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Expert: How to identify fraudsters when seeking to invest

Have you ever come across financial deals that you are sure they are too good to be true; and the temptation to be part of them too seductive?

Buroti maguta maguta located just one kilometer away from the main road (or Indian Ocean) at Sh350,000, an eighth (of an acre) in a well-to-do residential area being sold by a reputable company, part with some amount of money to have your mobile loan app limits increased to certain amounts, call this radio station and if you are caller number 5, you win Sh100,000 (after being charged a hefty sum to call in and be put on hold for a while!)… these are just but a handful of hundreds of ways in which people either go or scam for quick cash.

And it is hard to tell the genuine deals from the shady ones. Some are carried out by trusted family, friends and even somewhat reputable companies.

By the fact you have a relationship with them, or because a ‘trusted’ influencer has advertised for the company, potential victims can easily be lured.

You know what I’m talking about? Those land sales turning out to be scams because a popular influencer marketed them to her fans?

But then, if you are yet to be duped, there are ways you can identify if someone or a company has the intentions to take off with your hard earned cash be it in a short or long con game.

Here’s how.

The red flags

According to Nairobi-based financial advisor Ms Jackline Mwangi, it is important to first verify the legitimacy of an investment opportunity or company before committing your finances.

“We live in a digital era. Research. You can use Google, go to the specific company’s website – but these days people are very smart. They know how to imitate the website and use their fraudulent website’s link when they intend on scamming you,” says Ms Mwangi.

“So research. Research about the company, check with the regulatory bodies, also, investigate the track record of that particular institution at hand. One can also visit an office- people are used to online dealing but taking time to walk into that company and asking guards about the company’s history. These are the small steps one can take,” she explains.

The same can be applied to individuals who are offering investment opportunities. Physically getting background information on them from anyone who previously interacted with them will allow one to know the legitimacy of the deal.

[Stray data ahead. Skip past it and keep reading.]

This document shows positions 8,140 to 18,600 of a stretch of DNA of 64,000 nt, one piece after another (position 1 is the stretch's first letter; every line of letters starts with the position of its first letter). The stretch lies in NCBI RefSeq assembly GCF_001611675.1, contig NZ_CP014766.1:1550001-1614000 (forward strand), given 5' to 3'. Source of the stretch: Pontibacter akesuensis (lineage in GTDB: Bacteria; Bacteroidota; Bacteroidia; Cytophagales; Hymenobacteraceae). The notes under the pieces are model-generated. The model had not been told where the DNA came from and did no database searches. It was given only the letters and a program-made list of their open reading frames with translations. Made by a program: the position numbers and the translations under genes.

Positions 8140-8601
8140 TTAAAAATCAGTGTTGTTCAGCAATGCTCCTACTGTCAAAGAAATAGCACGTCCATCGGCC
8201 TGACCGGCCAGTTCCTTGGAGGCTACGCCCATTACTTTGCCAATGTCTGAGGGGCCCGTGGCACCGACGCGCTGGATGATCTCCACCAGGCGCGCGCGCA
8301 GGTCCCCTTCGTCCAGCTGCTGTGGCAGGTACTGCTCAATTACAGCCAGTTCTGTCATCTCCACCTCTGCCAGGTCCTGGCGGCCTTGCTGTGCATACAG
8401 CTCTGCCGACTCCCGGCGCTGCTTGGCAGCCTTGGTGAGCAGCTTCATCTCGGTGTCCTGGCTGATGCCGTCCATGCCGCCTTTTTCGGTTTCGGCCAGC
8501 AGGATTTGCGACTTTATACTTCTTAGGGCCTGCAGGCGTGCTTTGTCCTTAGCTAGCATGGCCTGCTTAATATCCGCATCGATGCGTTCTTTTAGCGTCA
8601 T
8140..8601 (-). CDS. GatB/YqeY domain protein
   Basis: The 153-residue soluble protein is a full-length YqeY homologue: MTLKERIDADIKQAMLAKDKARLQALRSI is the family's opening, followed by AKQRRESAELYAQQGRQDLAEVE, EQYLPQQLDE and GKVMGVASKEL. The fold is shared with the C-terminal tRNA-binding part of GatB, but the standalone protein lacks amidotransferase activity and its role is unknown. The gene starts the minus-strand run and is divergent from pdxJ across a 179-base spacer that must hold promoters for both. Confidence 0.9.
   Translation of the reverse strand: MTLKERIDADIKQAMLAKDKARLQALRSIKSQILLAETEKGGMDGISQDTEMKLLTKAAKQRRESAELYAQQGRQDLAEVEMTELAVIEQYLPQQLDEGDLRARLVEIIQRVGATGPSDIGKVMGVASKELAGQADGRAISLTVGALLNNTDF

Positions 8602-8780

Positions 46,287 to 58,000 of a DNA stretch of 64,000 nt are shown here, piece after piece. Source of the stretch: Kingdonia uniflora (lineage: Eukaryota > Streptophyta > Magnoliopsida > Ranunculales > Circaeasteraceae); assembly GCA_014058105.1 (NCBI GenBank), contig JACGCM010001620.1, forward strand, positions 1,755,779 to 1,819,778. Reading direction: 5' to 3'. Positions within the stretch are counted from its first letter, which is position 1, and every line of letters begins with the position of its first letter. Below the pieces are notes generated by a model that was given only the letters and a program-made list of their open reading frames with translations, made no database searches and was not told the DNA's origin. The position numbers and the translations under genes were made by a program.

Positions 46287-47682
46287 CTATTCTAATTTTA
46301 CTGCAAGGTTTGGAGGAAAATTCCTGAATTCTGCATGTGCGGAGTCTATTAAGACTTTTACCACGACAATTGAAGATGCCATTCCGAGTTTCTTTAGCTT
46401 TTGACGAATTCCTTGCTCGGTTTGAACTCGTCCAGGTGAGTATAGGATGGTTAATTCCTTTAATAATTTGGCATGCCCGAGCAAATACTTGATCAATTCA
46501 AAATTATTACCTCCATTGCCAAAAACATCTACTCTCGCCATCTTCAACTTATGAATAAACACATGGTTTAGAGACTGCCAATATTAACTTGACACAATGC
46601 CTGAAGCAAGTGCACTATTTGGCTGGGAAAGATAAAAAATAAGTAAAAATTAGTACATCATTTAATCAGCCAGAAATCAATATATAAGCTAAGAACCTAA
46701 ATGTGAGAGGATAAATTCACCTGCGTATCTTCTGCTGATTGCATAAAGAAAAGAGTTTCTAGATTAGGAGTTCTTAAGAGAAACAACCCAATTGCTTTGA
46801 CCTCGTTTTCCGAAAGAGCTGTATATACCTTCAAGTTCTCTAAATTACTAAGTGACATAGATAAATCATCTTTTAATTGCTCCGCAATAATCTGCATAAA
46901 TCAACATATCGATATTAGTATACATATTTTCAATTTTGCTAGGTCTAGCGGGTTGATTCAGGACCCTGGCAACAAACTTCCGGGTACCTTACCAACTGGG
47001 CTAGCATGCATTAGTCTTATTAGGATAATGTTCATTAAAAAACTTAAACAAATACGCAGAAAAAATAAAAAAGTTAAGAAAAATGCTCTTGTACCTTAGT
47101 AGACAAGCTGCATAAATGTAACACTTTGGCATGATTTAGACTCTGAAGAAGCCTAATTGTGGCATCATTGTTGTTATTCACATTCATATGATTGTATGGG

When evaluating potential investment opportunities associated with new acquaintances, one should be on the look for scam warning signs such as lack of transparency.

Ms Mwangi says some of the red flags include being taken in circles about crucial information,  the promise of unrealistic returns and the other parties being unregistered or unlicensed by relevant authority bodies.

Pressure tactics

She says that to identify scammers, one should note the pressure tactics fraudsters use on their targets such as time running out on a once-in-a-lifetime deal.

Alternatively, simply do a check on the reviews left by their previous companies on their online platforms. These would save an investor from being strung along in a long-con.

“Investors can use third party resources such as online research, financial advisors, legal services and auditors in conducting thorough due diligence. Some companies release two financial reports- the real one and the one they want to entice people with,” Ms Mwangi says.

“If you don’t understand financial statements as an investor, you can enlighten yourself by finding tools that will help you easily understand them before investing your money. For risk factors, as long as you are comfortable with the risks involved in that particular investment, then go for it. If you are not, then don’t,” she further explains.

In these evaluations, when you sense a scam in the making, the key aspects you should focus on as you carry out your due diligence include risk- whether they are high, medium or low risks; and the time that will be taken for the person/institution to give you your returns.

According to Ms Mwangi, an investor has to be patient for the specific time to lapse so they can enjoy the full benefits of their investment. The red flag, then, would be a company/individual promising high returns in a short time while the risks of loss are high.